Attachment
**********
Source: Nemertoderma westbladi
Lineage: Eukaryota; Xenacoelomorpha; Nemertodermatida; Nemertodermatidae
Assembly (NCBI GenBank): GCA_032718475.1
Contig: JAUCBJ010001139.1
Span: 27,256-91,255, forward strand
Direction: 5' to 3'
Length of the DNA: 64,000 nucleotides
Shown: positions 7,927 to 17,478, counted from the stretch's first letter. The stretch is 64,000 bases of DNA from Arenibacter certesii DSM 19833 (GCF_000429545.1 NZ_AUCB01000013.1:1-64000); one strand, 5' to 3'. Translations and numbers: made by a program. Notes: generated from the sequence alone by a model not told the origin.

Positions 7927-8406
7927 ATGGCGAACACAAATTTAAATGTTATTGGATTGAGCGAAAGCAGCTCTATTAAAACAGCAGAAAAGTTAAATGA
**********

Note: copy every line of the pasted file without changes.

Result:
Source: Nemertoderma westbladi
Lineage: Eukaryota; Xenacoelomorpha; Nemertodermatida; Nemertodermatidae
Assembly (NCBI GenBank): GCA_032718475.1
Contig: JAUCBJ010001139.1
Span: 27,256-91,255, forward strand
Direction: 5' to 3'
Length of the DNA: 64,000 nucleotides
Shown: positions 7,927 to 17,478, counted from the stretch's first letter. The stretch is 64,000 bases of DNA from Arenibacter certesii DSM 19833 (GCF_000429545.1 NZ_AUCB01000013.1:1-64000); one strand, 5' to 3'. Translations and numbers: made by a program. Notes: generated from the sequence alone by a model not told the origin.

Positions 7927-8406
7927 ATGGCGAACACAAATTTAAATGTTATTGGATTGAGCGAAAGCAGCTCTATTAAAACAGCAGAAAAGTTAAATGA